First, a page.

Georgia's history since 1982 shows that the state has not moved beyond the need for Section 5 preclearance and the other temporary provisions of the Voting Rights Act. Unquestionably, sustained efforts to increase black voter registration in the state have led to great progress. As of February 1, 2006, data reported by the Georgia Secretary of State showed that African Americans made up 27 percent of the state's total of 4,236,855 active registered voters. In most counties, the rate of black registration is comparable to that of whites. The 1982 Amendments to Section 2 of the Voting Rights Act prompted a wave of litigation that eliminated at-large election systems in cities, counties and school district across the state. Furthermore, the dominance of the Democratic Party in the state as of 1982 has given way with the increasing success of the Republican Party, and this realignment appears to have created new opportunities for black candidates to capture Democratic Party nominations and enjoy occasional success in statewide elections.
Voting Rights in Louisiana, 1982-2006 (pdf)
The view from Louisiana provides important evidence about the effectiveness and ongoing necessity of VRA protections. Forty years after the passage of the VRA, Louisiana has made demonstrable progress toward the goal of equality in voting but fallen short of accomplishing it. Any careful study of the experience of minority voters in Louisiana reveals that much of the progress that has been achieved in the state is a direct result of the protections of the VRA generally, and the Section 5 preclearance provision in particular. As this report illustrates, the role of the VRA both as a remedy for, and as a deterrent to, voting discrimination is unmistakable. The record of enhanced African-American voter registration, participation and minority office-holding, of Section 5 objections to retrogressive voting changes, deterrence of others, and of Section 2 litigation resulting in judgments or settlements, collectively paints a picture of a civil rights act that has been effective and whose protections remain vital.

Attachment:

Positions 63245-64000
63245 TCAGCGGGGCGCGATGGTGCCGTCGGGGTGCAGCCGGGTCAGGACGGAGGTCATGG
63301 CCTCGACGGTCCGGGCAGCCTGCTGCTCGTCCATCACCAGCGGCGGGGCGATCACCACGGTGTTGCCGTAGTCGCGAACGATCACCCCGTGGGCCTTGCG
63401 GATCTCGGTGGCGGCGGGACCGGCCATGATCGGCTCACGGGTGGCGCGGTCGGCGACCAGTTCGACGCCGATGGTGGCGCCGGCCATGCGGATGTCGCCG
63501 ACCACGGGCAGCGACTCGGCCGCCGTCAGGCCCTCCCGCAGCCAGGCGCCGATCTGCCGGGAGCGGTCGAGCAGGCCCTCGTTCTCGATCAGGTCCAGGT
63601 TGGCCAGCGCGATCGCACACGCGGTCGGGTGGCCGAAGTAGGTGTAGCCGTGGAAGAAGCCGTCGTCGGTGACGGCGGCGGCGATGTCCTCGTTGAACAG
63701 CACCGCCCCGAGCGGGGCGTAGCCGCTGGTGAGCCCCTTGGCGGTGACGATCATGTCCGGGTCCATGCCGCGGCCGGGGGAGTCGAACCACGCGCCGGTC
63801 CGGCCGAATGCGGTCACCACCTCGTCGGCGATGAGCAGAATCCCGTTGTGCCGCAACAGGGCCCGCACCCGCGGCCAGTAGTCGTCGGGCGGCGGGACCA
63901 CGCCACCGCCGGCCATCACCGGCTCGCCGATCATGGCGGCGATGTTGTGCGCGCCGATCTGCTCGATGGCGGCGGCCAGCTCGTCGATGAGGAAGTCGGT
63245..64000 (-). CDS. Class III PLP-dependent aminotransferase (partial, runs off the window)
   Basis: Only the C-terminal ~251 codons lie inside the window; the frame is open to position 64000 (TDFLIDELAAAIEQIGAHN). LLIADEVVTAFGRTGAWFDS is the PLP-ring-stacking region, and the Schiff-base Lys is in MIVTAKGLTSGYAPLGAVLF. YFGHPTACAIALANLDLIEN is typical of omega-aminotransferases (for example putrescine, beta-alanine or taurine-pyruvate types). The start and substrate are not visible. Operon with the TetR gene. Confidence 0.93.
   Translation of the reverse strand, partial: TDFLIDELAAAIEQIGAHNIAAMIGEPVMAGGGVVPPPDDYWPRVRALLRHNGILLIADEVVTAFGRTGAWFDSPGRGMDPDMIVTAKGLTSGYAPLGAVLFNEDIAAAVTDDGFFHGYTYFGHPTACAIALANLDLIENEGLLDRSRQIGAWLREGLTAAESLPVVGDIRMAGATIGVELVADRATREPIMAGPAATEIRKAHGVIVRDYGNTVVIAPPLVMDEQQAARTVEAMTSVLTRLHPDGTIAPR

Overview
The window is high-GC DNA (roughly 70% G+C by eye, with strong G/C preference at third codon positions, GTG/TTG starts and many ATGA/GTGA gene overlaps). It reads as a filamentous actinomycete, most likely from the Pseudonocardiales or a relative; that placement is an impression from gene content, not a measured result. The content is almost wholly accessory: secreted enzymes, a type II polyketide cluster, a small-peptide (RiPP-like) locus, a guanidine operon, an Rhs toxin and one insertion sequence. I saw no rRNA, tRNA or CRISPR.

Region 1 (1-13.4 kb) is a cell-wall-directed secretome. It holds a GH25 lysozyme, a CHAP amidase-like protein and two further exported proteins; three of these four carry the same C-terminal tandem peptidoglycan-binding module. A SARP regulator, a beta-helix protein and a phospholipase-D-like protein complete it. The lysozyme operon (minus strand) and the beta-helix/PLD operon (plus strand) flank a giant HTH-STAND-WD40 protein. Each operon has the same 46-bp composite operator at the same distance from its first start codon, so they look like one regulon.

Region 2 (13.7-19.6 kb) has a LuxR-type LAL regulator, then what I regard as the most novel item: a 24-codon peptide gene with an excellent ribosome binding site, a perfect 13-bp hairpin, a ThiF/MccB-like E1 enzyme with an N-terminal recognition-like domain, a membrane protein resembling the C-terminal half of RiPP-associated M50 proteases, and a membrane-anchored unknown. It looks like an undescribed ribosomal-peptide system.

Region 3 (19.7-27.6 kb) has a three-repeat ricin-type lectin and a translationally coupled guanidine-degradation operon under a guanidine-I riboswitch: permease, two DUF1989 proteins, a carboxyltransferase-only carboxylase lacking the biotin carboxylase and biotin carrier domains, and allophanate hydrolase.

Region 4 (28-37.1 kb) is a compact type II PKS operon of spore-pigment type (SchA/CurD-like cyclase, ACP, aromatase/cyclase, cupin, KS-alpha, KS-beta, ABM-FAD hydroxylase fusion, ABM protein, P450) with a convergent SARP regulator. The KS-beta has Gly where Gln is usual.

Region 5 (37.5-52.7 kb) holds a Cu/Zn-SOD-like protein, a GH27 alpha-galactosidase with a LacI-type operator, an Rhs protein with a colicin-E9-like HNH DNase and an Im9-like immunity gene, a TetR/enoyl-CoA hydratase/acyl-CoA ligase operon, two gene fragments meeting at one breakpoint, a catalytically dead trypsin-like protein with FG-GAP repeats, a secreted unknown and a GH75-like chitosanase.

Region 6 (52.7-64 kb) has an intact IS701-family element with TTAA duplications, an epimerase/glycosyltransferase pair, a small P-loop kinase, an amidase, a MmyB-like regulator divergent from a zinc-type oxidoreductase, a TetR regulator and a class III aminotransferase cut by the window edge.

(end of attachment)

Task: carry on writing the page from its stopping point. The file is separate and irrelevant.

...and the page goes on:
Voting Rights in Mississippi, 1965-2006 (pdf)
Mississippi is the poorest state in the union. Its population is 36 percent black, the highest of any of the 50 states. Resistance to the civil rights movement was as bitter and violent there as anywhere. State and local officials frequently erected obstacles to prevent black people from voting, and those obstacles were a centerpiece of the evidence presented to Congress to support passage of the Voting Rights Act of 1965. After the Act was passed, Mississippi's government worked hard to undermine it. In its 1966 session, the state legislature changed a number of the voting laws to limit the influence of the newly enfranchised black voters, and Mississippi officials refused to submit those changes for preclearance as required by Section 5 of the Act. Black citizens filed a court challenge to several of those provisions, leading to the U.S. Supreme Court's watershed 1969 decision in Allen v. State Board of Elections, holding that the state could not implement the provisions unless they were approved under Section 5.
Voting Rights in New York, 1982-2006 (pdf)
At the time of the 1982 amendments to the Voting Rights Act and the continuation of Section 5 coverage to three counties in New York City, the city was at a major crossroads regarding faithful compliance with the mandates of the Act. Just one year earlier in the largest city in the United States, the largest municipal election apparatus in the country was brought to a screeching halt in September 1981 when the federal courts enjoined the mayoral primaries - two days before Election Day - because the city failed to obtain preclearance of new (and discriminatory) city council lines and election district changes. The cost of closing down the election was enormous and a lesson was painfully learned: minority voters knew how to get back to court, the courts would not stand by idly in the face of obvious Section 5 noncompliance, and business-as-usual politics would no longer be the same. Weeks later, the Department of Justice (DOJ) would not only officially deny preclearance to the city council plan but would find that its egregious disregard of the burgeoning African-American and Latino voting strength in the city had a discriminatory purpose and a discriminatory effect.